If you love me, let me go. Unknown Source
I have always
shared my life with cats. Many years ago I started feeding a scruffy orange and white stray. At first
there was no rhythm to his appearances but he soon began showing up on a regular basis. He was thin and afraid. I asked about
him around my neighborhood and learned that he had been surviving alone on the streets for at least three years. Because he
looked so lonely, I named him SoLo.
Over time, and with much work, Solo trusted me enough that I was able to take
him to the veterinarian for shots and a bath. When we came home, I decided to find out how he would adjust to the house. I
opened the carrier and he plopped on the couch like he had always lived there. From that moment on, Solo became an indoor
cat and good friend. Even if I opened the door and invited him out, he would sit on his favorite rug and refuse to budge.
Solo thrived and he became a beautiful majestic fellow. For six months we enjoyed each other’s company and I
grew to love him very much. Then one day I noticed bleeding gums. After a few tests, the vet told me that Solo had feline
leukemia. There was no cure and it was a bad death. The doctor suggested euthanasia. I had known this wonderful cat for less
than a year. It wasn’t fair. I couldn’t do it.
For the next three months, I chose aggressive treatment
to keep Solo alive while I watched him fade into a frail shadow. Most animals have strong survival instincts that drive them
to cling to life against all odds. I also believe they possess an inborn sense that tells them when it is time to let go.
On a particularly bad day Solo looked at me with soulful eyes and softly meowed, as if to implore, “Please. Please stop
the suffering.” I called the vet's office and Solo took his final breath later that afternoon cradled in my arms.
I made a promise to myself, and to Solo, on that day so many years ago: I would never again place my need to hang
on above my pet’s need to let go. Solo probably had acquired leukemia before we met. He had come to me
for a good death and I nearly failed him. The lesson was painful but it is one that I cannot forget. Many amazing cats have
graced my life since then--some for a short while, some for many years. Because of Solo’s legacy, when the sad time
arrives to make a decision, I can love them enough to set them free.
Quinnie Rose (Summer 2011)
TopI first saw Quinn huddled against my garage during a nighttime
blizzard in February 2010. In the beginning, she would not eat until I was out of her sight. With time and patience, she began
to trust me and within a year I could pick her up. I knew we were real friends when she sat on my lap and purred. Quinnie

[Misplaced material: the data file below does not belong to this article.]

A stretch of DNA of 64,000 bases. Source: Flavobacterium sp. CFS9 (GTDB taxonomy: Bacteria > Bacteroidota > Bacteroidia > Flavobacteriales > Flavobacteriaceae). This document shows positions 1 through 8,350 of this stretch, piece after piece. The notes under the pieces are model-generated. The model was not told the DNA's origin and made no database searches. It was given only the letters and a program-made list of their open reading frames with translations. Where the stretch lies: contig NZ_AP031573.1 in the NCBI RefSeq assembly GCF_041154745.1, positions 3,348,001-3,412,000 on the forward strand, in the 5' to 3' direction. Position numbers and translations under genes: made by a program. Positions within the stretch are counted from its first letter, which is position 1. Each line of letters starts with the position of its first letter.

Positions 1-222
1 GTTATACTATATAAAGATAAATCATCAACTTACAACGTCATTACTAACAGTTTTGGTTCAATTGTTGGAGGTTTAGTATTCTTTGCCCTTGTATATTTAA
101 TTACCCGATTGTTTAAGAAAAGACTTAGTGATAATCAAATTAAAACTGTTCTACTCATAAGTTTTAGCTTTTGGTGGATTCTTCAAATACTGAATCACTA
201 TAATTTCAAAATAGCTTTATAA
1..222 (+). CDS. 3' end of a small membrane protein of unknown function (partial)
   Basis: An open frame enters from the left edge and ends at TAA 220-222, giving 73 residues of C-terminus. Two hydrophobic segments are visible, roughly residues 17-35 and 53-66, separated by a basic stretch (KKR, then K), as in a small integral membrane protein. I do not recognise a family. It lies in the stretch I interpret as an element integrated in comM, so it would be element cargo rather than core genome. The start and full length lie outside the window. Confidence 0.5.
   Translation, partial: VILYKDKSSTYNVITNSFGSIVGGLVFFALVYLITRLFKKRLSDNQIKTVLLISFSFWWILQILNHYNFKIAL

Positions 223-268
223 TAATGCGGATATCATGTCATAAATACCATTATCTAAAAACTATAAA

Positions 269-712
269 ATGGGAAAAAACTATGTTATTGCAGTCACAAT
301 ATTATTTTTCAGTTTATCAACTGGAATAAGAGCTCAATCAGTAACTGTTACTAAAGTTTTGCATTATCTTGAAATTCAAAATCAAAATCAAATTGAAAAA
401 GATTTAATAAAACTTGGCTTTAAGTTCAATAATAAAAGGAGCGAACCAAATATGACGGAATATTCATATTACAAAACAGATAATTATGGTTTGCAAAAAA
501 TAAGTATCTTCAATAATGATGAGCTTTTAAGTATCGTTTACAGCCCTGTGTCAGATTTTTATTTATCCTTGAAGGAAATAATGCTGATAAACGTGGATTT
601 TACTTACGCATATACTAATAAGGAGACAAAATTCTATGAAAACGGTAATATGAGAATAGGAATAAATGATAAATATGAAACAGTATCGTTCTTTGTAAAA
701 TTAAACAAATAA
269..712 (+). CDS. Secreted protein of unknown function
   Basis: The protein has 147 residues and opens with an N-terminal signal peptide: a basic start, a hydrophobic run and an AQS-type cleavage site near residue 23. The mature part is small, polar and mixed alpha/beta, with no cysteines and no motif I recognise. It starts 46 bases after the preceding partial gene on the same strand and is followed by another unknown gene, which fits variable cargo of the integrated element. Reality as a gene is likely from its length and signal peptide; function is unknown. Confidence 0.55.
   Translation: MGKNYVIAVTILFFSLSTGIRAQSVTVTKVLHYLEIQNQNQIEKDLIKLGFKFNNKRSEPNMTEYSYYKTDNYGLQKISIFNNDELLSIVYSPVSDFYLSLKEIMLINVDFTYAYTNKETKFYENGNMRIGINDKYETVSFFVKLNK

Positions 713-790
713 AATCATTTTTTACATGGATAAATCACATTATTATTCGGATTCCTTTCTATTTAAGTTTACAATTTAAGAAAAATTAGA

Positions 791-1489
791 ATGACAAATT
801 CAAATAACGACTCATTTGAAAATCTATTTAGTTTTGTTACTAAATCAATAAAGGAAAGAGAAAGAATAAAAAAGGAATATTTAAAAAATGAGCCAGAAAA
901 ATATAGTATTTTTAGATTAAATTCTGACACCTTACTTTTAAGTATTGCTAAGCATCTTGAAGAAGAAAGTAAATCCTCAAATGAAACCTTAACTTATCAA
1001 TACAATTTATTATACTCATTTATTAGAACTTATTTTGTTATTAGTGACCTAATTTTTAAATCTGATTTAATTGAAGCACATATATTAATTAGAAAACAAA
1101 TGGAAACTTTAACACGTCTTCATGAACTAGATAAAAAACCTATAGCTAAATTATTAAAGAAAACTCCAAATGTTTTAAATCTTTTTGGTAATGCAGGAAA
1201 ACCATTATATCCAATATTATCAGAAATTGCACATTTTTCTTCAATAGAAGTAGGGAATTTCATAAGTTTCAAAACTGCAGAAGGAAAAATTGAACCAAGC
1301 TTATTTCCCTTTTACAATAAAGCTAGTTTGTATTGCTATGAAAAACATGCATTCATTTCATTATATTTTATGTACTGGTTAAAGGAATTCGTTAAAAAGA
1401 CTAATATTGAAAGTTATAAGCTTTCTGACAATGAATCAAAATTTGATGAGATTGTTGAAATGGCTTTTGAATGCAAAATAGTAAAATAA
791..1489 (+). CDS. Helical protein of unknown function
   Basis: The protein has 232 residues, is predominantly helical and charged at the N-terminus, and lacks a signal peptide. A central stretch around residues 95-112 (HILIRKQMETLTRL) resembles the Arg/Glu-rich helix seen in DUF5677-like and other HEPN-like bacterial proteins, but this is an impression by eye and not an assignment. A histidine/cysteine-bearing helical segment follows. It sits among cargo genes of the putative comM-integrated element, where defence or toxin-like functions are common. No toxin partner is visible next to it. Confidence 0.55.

Rose was a pretty little tabby girl with emerald green eyes and a black stripe down her back. She had a funny goatee on her
white chin and a golden underbelly. Her jumping ability was grace in motion, a combination of power and beauty.
The following spring, I took
Quinn to the veterinarian for routine vaccinations. Unfortunately, she had Feline Immunodeficiency Virus (FIV), a contagious
and deadly disease. She couldn't be my outside cat anymore because a lot of neighborhood cats strolled through my back yard.
She couldn't become a house cat because I had four AIDS-free indoor felines. I didn't want her to eventually die of AIDS in
the confinement of a no kill shelter; and I didn't know anyone willing to accept the financial responsibility of a cat with
AIDS in a single pet home. She had known complete freedom and was so happy outdoors. Through the seasons, I saw her chasing
snowflakes and fireflies.
My veterinarianis a compassionate man. Dr. LeCompte has the unusual qualities
of being a skilled clinician, good with people, and incredible with animals. I call him The Cat Whisperer. Kings Veterinary Hospital has an euthanasia room. Dr. LeCompte lightly sedated Quinn so she was awake but unafraid. I held her for about 15 minutes
with no one else in the room. I told her how much I loved her and that I was grateful she had come into my life. She had a
gentle, peaceful death and the last voice she heard was mine.
Quinn and I had been through a lot. She began scared of everything, including
me, and ended in my loving embrace. I placed a small heated doghouse in the garage during the winter. She had a warm place
to sleep and lots of good food. I found her in a blizzard and let her go on the first day of summer. I’d like to believe
that this symbolized her life: The cold gloom of a frightened stray transformed itself into the warm light of love. For such
a little girl, Quinnie Rose left a big hole in my heart.
We who love creatures with lives more fragile than our own experience this sadness
throughout our lives and yet, because of the joy these wonderful animals bring, we love again and wouldn't have it any other
way. Rest well, little one. I'll look for you on The Bridge.
Go to next page: Before You Euthanize Your Pet: Eddie's Story